When I was maybe fifteen I went to a water park, climbed the never-ending stairs in a ridiculously long line, and finally sat in the rushing water waiting for the annoyed worker to tell me it was clear to go. I looked into the darkness of the tube, and could hear the plummeting force of the water. I lay down and folded my arms across my chest like an x as I was instructed, scooted myself closer and closer and went for it. Twenty terrifying seconds of feeling like I was in a washing machine, banging my head on the bolts that held the damn thing together and thinking perhaps I should have chosen the lazy river instead of the water slide, and I came out at the bottom very disheveled and mostly naked. Somehow in the shuffle I had lost my swimsuit. But at least my bottoms were still hanging on my ankle for dear life. Everyone was staring at me and it was traumatizing at the time.
This is the closest thing I can think of today that describes my descent into motherhood.
It’s like feeling the most amazing butterflies you’ve ever had in the anticipation of that rush of joy. Deciding to ride life’s most terrifying ride. Entering with one expectation and coming out completely different. Naked, and stripped down for the world to see.
But isn’t it amazing how one experience can change us? Everything that goes right and wrong in our lives shapes the next course of action we take. And what’s particularly funny to me is how having children changes us. How once we make the plunge into parenting we begin by drowning and then learn to swim all over again, just in a very different way. Even though I still get anxious at the thought of getting on a water slide, I realize now that experience was a piece of cake. My children have shown me that those kinds of experiences are the best kind. The ones that make you see the humor of our existence. Raising a child, now that’s a real ride for your ego.
I now go grocery shopping with a little person who dresses head to toe as The Flash and stays in character the entire time.
He told the clerk at the shoe store I was “Horny”. I just looked at the guy and smiled as though my son had just said any normal old thing. I knew he was referring to the name he had given me based on the toy car I was playing with earlier that day. The one with the horns. Makes perfect sense.
If you had ever told me I’d wipe another human’s boogers with my hand I would not have believed you. I even kiss them after they lick the snot off their upper lip to clear the way. And the thought of it doesn’t really gross me out like it should.
I have already sat through what I consider to be hundreds of tantrums about the most ridiculous things. Washing their hands, food touching on the plate, my improper pronunciation of the angry bird language, and some other meltdowns that I never in fact figure out the origin of. It’s hard to suppress all that passion.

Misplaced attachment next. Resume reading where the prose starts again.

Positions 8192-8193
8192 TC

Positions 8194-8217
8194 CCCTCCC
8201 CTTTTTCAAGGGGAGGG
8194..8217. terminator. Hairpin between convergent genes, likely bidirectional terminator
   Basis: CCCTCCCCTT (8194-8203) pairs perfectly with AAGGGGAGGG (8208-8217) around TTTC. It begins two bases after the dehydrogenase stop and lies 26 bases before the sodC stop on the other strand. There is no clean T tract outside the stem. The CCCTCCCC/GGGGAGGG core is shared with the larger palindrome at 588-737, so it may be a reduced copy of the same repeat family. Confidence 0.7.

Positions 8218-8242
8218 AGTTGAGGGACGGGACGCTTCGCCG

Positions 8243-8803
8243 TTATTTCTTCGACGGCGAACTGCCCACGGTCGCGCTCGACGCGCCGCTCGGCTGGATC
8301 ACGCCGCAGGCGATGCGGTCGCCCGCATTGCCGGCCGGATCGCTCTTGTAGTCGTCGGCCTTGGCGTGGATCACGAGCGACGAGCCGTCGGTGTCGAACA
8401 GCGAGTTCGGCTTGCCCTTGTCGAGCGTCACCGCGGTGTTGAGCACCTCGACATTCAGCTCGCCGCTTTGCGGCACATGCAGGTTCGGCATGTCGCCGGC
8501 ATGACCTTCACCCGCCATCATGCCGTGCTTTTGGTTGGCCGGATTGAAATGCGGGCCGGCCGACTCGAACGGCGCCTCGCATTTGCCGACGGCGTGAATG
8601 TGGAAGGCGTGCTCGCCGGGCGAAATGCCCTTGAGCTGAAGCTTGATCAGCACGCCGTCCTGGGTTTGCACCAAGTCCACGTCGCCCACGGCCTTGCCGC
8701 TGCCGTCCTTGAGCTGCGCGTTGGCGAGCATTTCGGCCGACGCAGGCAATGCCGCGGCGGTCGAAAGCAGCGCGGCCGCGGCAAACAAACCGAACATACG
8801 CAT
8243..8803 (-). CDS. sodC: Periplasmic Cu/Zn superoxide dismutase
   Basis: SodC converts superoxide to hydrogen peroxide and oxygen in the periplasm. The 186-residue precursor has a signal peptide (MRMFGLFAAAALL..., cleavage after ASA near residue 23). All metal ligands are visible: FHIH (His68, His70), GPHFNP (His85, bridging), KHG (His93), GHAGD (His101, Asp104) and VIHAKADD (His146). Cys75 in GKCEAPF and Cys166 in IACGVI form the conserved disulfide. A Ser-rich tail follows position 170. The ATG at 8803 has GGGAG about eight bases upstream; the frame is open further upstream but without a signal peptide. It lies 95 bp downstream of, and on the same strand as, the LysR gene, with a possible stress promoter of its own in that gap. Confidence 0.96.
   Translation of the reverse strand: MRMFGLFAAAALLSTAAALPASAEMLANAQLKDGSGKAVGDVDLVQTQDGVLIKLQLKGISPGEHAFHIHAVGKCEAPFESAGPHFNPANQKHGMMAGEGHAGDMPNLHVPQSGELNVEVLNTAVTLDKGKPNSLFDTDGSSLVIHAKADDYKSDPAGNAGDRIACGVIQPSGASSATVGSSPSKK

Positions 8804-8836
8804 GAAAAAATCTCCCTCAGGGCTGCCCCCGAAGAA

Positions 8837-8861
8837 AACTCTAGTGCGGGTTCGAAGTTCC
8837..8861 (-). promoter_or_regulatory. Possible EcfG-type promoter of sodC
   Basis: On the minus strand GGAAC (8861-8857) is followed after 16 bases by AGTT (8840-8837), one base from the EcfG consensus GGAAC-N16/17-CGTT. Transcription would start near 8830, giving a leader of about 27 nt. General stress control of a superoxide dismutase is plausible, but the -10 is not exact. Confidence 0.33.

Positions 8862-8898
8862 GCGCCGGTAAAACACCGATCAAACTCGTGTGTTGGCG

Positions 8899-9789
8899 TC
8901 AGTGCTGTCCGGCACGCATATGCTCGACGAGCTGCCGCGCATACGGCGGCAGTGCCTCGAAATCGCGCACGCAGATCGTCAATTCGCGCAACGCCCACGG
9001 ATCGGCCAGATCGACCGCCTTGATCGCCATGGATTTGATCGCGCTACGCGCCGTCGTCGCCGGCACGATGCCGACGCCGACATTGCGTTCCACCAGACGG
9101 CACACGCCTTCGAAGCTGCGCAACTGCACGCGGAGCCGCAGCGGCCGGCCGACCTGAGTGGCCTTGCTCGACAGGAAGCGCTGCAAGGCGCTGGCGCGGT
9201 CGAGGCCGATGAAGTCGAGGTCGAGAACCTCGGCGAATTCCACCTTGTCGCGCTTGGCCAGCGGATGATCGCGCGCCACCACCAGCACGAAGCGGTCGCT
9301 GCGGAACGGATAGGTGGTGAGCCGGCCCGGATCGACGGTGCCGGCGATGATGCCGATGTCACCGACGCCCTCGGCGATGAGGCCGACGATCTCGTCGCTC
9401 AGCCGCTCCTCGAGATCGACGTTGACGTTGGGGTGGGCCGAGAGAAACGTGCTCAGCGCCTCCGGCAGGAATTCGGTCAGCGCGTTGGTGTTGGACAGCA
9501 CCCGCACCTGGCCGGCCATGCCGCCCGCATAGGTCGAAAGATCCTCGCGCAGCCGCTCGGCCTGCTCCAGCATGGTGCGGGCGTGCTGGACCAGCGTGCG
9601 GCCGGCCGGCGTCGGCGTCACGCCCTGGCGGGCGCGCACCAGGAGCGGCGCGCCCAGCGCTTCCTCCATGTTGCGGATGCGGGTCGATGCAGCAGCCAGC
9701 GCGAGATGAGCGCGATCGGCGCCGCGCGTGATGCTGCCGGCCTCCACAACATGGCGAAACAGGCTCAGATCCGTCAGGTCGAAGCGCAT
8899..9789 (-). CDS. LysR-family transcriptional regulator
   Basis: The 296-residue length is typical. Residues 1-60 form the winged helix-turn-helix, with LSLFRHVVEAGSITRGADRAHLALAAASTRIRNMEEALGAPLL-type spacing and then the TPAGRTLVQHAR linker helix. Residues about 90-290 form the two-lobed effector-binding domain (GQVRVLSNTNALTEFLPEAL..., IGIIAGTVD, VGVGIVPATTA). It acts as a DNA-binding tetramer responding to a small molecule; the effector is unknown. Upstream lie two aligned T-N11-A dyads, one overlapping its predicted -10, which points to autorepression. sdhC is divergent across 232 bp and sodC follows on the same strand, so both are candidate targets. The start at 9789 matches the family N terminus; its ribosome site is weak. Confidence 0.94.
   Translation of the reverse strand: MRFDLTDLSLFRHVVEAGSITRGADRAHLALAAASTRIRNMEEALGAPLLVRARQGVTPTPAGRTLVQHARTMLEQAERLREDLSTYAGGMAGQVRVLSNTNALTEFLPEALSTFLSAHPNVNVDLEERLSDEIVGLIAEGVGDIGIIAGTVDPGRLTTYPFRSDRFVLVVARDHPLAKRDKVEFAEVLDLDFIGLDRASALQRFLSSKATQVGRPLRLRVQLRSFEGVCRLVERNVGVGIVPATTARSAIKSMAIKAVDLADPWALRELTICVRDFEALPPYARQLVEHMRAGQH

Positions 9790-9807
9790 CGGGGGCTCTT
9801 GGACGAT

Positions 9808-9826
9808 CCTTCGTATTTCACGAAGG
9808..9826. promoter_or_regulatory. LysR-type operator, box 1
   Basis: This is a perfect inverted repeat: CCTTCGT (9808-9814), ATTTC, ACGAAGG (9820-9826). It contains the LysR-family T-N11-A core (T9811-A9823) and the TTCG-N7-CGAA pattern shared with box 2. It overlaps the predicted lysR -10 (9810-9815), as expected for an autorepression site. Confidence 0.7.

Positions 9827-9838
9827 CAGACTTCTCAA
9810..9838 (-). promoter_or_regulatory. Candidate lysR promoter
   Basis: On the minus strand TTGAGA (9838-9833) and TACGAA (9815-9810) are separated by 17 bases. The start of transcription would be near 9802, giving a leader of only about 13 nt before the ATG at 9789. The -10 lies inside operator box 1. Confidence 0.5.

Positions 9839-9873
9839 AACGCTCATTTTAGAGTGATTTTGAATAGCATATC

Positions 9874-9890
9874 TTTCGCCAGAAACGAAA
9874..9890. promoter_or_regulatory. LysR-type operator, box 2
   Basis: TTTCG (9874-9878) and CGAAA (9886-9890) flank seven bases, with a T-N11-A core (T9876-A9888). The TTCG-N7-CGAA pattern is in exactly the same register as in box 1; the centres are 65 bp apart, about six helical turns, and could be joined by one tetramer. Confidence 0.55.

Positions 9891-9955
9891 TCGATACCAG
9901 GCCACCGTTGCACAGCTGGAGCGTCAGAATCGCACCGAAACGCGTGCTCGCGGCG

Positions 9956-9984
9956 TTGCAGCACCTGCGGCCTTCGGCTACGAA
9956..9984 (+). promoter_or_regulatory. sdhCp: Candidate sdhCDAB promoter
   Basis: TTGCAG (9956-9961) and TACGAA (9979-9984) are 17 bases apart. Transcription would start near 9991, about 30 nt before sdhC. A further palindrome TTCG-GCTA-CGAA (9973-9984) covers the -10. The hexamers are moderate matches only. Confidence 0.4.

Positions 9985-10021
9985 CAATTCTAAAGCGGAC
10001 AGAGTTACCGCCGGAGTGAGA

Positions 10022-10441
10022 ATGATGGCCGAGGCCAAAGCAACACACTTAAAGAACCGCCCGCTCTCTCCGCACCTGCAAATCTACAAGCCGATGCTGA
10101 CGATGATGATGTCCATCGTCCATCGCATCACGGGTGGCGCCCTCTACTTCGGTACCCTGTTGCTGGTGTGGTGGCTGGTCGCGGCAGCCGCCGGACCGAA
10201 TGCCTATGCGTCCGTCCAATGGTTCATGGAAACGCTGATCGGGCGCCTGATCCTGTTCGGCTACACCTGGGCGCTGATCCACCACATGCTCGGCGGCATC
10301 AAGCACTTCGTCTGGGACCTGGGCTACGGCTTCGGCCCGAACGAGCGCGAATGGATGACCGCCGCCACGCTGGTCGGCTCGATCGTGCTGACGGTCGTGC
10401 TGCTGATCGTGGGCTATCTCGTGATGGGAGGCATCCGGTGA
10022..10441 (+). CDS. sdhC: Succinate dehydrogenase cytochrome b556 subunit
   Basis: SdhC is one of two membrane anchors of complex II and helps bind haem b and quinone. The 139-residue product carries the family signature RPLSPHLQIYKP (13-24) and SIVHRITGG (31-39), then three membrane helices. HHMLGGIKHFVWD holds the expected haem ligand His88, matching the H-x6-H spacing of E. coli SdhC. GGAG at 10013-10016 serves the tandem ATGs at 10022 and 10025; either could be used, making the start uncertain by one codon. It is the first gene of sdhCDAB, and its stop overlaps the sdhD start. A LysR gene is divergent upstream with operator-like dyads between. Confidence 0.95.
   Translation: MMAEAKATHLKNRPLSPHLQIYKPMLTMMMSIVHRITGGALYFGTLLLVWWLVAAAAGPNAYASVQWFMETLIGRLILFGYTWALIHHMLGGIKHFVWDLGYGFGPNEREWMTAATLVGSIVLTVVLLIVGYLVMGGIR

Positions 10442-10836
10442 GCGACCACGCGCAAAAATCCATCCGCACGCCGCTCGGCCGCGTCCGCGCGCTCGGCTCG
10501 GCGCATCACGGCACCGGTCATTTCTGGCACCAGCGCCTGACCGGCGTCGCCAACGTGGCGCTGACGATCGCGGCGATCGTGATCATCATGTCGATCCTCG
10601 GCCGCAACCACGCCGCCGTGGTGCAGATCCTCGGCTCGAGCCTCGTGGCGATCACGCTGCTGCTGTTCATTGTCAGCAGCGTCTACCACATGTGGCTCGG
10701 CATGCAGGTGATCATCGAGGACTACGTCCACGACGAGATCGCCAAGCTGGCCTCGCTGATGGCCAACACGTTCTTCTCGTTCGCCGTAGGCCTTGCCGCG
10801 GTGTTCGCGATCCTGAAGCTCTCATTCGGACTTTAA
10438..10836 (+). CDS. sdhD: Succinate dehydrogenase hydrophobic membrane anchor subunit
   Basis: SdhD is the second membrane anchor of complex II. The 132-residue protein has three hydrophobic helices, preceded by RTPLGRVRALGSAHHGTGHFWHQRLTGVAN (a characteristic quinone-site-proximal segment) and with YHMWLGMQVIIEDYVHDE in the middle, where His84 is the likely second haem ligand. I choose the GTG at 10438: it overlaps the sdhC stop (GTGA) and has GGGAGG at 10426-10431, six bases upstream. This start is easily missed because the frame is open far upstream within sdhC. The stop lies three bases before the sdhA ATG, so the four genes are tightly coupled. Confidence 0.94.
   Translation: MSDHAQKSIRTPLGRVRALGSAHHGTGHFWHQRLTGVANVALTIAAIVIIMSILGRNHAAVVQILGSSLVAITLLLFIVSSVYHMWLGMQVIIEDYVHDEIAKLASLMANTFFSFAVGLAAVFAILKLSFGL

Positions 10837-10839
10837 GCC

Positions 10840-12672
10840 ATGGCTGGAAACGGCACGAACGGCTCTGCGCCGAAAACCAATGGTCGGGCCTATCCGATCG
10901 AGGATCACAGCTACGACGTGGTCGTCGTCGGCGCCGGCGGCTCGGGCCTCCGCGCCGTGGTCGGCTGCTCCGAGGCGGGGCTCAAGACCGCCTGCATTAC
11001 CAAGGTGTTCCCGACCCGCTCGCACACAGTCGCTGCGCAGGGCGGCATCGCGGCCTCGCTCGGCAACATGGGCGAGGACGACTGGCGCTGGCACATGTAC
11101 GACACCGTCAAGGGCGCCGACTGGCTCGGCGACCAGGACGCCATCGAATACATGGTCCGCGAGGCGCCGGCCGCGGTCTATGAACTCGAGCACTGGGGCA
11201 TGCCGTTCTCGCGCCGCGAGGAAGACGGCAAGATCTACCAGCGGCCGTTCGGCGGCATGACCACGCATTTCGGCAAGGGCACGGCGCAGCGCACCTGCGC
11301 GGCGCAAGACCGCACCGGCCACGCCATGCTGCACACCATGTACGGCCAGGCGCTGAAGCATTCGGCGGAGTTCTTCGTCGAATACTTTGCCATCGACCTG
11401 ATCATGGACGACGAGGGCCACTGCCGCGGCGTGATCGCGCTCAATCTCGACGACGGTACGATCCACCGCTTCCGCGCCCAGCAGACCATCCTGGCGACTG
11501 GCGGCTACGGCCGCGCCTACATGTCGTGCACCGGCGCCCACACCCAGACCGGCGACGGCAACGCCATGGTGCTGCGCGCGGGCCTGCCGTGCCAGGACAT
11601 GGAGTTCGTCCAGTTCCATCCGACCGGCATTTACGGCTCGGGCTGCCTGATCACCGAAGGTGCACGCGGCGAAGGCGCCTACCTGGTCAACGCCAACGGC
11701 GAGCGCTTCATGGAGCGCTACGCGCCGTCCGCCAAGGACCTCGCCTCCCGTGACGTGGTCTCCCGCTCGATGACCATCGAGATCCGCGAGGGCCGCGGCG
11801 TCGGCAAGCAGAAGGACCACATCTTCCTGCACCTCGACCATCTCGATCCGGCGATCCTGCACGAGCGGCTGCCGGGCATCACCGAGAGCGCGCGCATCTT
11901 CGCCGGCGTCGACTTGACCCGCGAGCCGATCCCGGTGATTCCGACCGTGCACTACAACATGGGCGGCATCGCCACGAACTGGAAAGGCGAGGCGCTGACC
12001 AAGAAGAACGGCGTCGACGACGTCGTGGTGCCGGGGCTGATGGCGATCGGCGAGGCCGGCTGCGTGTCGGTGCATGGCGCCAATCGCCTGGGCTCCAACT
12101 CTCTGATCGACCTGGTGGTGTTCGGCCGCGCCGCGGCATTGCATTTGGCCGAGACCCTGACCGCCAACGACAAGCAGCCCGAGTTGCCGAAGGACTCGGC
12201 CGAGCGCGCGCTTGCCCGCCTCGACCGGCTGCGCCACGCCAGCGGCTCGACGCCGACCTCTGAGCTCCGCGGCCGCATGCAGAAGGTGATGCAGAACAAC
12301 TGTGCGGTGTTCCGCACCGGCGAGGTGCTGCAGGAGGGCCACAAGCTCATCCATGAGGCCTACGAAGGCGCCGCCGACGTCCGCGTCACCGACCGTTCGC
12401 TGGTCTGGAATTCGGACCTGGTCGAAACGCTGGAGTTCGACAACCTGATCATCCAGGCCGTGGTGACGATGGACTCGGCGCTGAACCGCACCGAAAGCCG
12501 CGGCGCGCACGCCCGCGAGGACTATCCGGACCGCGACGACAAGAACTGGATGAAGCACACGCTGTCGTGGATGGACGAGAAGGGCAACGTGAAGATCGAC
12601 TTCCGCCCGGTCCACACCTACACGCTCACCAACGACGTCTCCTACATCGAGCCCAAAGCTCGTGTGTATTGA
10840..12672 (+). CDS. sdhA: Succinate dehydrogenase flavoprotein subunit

I spend hours researching how my son can deal with his behavior issues only to figure out that I’m the one who has to do all the work. Darn.
I haven’t really slept for 5 years. But when I do, it sometimes happens in a car bed, my son’s floor, or in my bed with their sweaty feet kicking me in my face. I have debated actually climbing inside the crib after falling asleep standing up so many times. Ok, I really did sleep in the crib once. Three times.
I have made countless plans and had to change them in an instant because I got puked on.
I have puked while breastfeeding, while my older son puked on the floor, during the unforgettable stomach bug on Christmas Eve.
I have had conversations with other adults while milk leaked out of my breast and soaked my shirt. I just laughed with a “whoopsie” and walked away red-faced.
I have analyzed every Disney movie from watching them so many times. I still don’t understand why the prince needed a shoe to remember what Cinderella’s face looked like. I tried to turn this into a conversation about love, but my son didn’t really want to talk about that.
If you had asked me when I was young that one day I would have memorized the name and function of each train on the Island of Sodor I wouldn’t have a clue what you meant. But I have.
I’ve spent an hour packing for an outing with my children and never left because I was too tired.
I know more about my kid’s bowel movement cycle than I do about world news.
I have been yelled at by another mom, the very person I thought could relate to my struggles, because my son was going up the slide while her son was going down. I’m still not sure which kid was using it inappropriately.
I hang out with a person who farts and tells me that it’s his “Butt’s way of telling me he loves me”.
And I could burst into tears right now if I think about how much I love that person.
I have smelled the inside of a Diaper Genie after forgetting to empty it. And I live to tell about it.
I have missed so many fun things because I have children. But I am having more fun than I can ever remember spending time with them.
I have nursed them through sicknesses and witnessed my son get teased. And yes, I have told a 14-year he is an asshole. Not my proudest moment, and very unlike me, but he was teasing my son. Sometimes my heart thinks before my mind.
But surprisingly I don’t feel that bad about it. It takes a village, just doing my duty.
I have bobbed up and down through waves of sadness and joy as I struggle to steady myself in the ever-changing sea of motherhood.
Isn’t it funny how children can change us? Isn’t it crazy how they end up making us?
We are stripped down completely and forced to face our fears and become better versions of ourselves. Shedding our skin, and leaving it behind.
Our heart gets bigger, our skin gets thicker, and we no longer give a shit if our bathing suit falls down in public, or whatever other level of embarrassment still lingers from our past. We are more so consumed by making sure our babies are happy, healthy, and by God, asleep before 8.